Spaceport America got some rocket-powered action yesterday, December 19, at noon, well over a year before it plans its first space-bound flight. Sadly, the action was wholly unexciting—UP Aerospace sent a rocket 2,500 feet into the air for “research and development”—meeting all technical objectives and reaching an altitude that would make a hang-glider scoff.
I wonder, does all the rocket fuel used for this test count towards Spaceport America’s carbon footprint?
Carbon dioxide may be the greenhouse gas we hear about most often, and with good reason: It’s by far the most abundant heat-trapping culprit produced by human sources, and it’s also one that individuals can do a lot to reduce.
But methane is actually 20 times more powerful as a greenhouse gas than carbon dioxide, and about 18 percent of methane from human activities is produced in the guts of our livestock (released mostly via belching, not the back end).
Kangaroos, on the other hand, don’t produce the stuff. So now, researchers in Australia want to reduce methane from cattle and sheep by introducing digestive bacteria from kangaroo guts into livestock. They say they’re still a few years away from a successful transfer. Meanwhile, other options under investigation for cutting cow methane include garlic supplements in feed (yum, pre-seasoned beef), or just using feed plants that are easier to digest.
And lest you worry about your own digestive contributions, fear not: according to the EPA, methane emissions from the human body are insignificant.
On November 28th, the Centers for Disease Control and Prevention (CDC) announced that there was no increase in obesity rates for adult Americans in the past few years. The media ran with this surprisingly positive story. The New York Times headline read: “Study Sees Signs of Obesity Rates Stalling.” “For the first time in more than 25 years, Americans aren’t getting any fatter,” trumpeted the Los Angeles Times.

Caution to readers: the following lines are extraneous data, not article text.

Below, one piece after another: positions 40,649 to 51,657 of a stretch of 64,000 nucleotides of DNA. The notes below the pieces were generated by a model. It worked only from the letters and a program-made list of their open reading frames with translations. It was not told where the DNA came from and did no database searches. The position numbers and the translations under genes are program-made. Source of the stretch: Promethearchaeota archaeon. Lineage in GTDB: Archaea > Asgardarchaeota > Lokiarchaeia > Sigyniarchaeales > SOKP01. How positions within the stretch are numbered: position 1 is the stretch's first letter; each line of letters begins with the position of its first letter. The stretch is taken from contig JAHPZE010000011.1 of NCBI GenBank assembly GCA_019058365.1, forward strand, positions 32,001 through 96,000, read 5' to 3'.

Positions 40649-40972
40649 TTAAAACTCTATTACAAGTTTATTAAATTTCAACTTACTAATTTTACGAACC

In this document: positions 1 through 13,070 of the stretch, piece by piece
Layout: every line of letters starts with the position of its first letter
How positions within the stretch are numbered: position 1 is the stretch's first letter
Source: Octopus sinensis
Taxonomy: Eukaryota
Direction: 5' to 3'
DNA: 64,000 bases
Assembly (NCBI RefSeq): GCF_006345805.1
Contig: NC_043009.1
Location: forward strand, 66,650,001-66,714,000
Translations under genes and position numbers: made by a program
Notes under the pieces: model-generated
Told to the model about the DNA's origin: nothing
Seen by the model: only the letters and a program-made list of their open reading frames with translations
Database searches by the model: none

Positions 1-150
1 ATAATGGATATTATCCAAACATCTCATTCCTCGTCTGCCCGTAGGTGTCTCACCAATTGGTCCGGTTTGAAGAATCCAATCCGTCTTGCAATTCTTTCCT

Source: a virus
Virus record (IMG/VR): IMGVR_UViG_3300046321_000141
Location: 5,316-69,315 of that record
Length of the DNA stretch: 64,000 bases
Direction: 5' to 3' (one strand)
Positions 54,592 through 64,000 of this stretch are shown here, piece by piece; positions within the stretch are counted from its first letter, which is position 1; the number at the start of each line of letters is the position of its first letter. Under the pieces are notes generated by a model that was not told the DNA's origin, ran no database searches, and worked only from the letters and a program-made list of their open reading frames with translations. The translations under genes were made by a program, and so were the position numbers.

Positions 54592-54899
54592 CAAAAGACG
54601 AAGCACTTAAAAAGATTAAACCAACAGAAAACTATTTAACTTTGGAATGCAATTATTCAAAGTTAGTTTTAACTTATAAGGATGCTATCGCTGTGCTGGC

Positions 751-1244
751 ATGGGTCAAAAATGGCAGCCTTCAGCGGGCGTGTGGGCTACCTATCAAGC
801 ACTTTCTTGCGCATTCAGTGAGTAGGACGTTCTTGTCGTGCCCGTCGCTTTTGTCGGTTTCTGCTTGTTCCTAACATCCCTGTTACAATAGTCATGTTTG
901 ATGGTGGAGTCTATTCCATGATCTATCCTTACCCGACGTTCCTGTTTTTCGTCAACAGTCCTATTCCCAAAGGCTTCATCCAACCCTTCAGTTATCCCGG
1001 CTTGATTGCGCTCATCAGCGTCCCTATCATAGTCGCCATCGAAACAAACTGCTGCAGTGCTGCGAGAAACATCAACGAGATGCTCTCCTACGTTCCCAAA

Skimming the headlines alone, one could easily be fooled into thinking obesity rates were leveling off, even shrinking. Unfortunately, there’s little data to think that’s the case. A CDC report titled, “Obesity Among Adults in the United States—No Statistically Significant Change Since 2003-2004” spawned the news. There may not have been statistically significant changes in American obesity rates between 2003-2004 and 2005-2006, but there were changes.
In fact, the report shows an increase in overall obesity in both men and women—about two percent each. That’s not terribly encouraging when we look at the CDC data going back to the 1960’s. Read More
First there were Google book scanners wearing finger condoms. Now there’s a company selling finger condoms to prevent you from smudging your iPhone screen. Their site says the Phone Finger is “probably the funniest accessory for touch screen enabled devices available,” but I’m not sure that fully encompasses the ridiculousness of this item.
This reminds me of how some iPhone users have complained recently about the feature-not-a-bug that bars you from operating the device while wearing conventional gloves, which could become pretty annoying as the northern hemisphere (where, presumably, most iPhone users spend most of their time) slips into winter, even one blunted by global warming. The Phone Finger people would be better off following the lead of the people who make those Tavo iPod running gloves. Then again, that would probably lose them their funniest-accessory award. The Phone Finger people are geniuses.
Did you ever wonder how Google is scanning all of those books that are going in their massive Google Book Search project? Well, you can get a pretty good clue by looking at the second and third pages of The Gentleman’s Magazine: the scanning is being done by taking ordinary pictures of the pages, and the pages (at least some of them) are arranged by a lady wearing red fingernail polish, a couple of gold rings, and latex covers on her first and second fingers—covers that look notably like condoms. To this DiscoBlogger, anyway.
That’s the name of a book. It’s about intelligent design. It’s for idiots who don’t understand intelligent design.
Presumably, they read the book and then become idiots who push intelligent design.